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178 South Korean Darkweb Users Arrested on Suspicion of Crypto-powered Drug Trading

Source: AdobeStock / bong

Police in Seoul, South Korea, have arrested 178 people on suspicion of buying and selling drugs online using cryptoassets as a means of payment.

According to JTBC, Seoul Metropolitan Police officers said they had arrested 12 suspected drug dealers and 166 of their alleged customers, stating that the individuals had all made use of darkweb portals and crypto payments.

The officers also stated that they had seized tokens, some USD 8,500 worth of cash, 12kg of marijuana, and significant amounts of drugs such as synthetic cannabinoids, ketamine, and MDMA (ecstasy).

A number of the drug payments appear to have been carried out in bitcoin (BTC), and the vast majority of alleged drug buyers were described as being in their 20s and 30s – although a small number of individuals were aged 40-59.

The officers explained that the individuals had all made use of a darkweb platform that allowed would-be dealers to post for free, but demanded 10% commission on all transactions – which were paid in crypto and carried out through the platform.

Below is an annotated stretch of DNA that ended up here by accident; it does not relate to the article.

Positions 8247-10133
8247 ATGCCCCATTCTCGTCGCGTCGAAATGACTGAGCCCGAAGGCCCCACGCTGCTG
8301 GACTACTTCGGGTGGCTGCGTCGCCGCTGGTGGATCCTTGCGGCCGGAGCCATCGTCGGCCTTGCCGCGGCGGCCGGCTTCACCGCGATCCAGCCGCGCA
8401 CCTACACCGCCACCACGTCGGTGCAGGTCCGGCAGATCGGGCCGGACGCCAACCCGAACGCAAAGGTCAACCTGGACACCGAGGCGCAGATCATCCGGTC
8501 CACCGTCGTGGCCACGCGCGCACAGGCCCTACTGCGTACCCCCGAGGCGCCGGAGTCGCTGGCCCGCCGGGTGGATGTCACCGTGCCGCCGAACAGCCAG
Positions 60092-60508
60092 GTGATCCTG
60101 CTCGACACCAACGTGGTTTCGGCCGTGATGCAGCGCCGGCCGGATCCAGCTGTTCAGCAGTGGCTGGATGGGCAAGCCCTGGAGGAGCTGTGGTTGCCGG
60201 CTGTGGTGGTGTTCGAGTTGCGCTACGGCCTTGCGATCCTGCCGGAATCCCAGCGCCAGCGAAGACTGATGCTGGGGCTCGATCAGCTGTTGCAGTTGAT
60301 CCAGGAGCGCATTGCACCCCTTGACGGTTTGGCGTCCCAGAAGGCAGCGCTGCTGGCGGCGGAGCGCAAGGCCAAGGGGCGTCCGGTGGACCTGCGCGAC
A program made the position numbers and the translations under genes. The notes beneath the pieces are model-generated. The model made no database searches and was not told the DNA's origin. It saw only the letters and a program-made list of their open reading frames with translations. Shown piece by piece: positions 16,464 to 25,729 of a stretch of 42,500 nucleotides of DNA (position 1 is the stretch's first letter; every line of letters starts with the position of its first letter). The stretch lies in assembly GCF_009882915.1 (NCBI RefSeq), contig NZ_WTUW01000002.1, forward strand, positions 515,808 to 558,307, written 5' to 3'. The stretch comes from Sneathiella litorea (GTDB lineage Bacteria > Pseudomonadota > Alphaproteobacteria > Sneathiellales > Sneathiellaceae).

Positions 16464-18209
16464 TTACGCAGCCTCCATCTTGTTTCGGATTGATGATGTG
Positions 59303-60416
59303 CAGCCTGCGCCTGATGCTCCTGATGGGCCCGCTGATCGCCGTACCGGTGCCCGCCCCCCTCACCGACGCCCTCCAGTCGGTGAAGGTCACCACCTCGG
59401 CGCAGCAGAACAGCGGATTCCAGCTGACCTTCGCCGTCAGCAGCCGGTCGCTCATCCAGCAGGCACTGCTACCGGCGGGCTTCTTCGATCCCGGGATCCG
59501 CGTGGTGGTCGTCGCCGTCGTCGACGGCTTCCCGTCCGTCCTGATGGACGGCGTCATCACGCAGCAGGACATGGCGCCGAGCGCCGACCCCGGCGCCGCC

While the traders have been identified, the darkweb platform operators have thus far eluded capture.

Police officers stated that the platform made use of darkweb technology, cryptoassets, and messaging platforms such as Telegram, making it a natural choice for younger individuals – and less of a draw for older people.

And officers warned:

“Young people with high levels of internet literacy can easily buy narcotics online. But while they may think they leave no trace of their actions if they buy narcotics using cryptoassets, this isn’t the case. We have launched a dedicated investigation team and offenders will eventually be caught.”

Like many other East Asian nations, South Korea has extremely tight narcotics laws. The police force has recently established a unit named the Darkweb and Cryptosset Special Investigation Team.

Officers also indicated that they believe that some darkweb-related individuals may have links to some of Seoul’s busiest night spots.

Per Newsis, a spokesperson pledged to “identify darkweb operators” and “expand” the police’s “investigation” – as well as investigate “whether or not these operators are related to major clubs and entertainment establishments in Seoul.”



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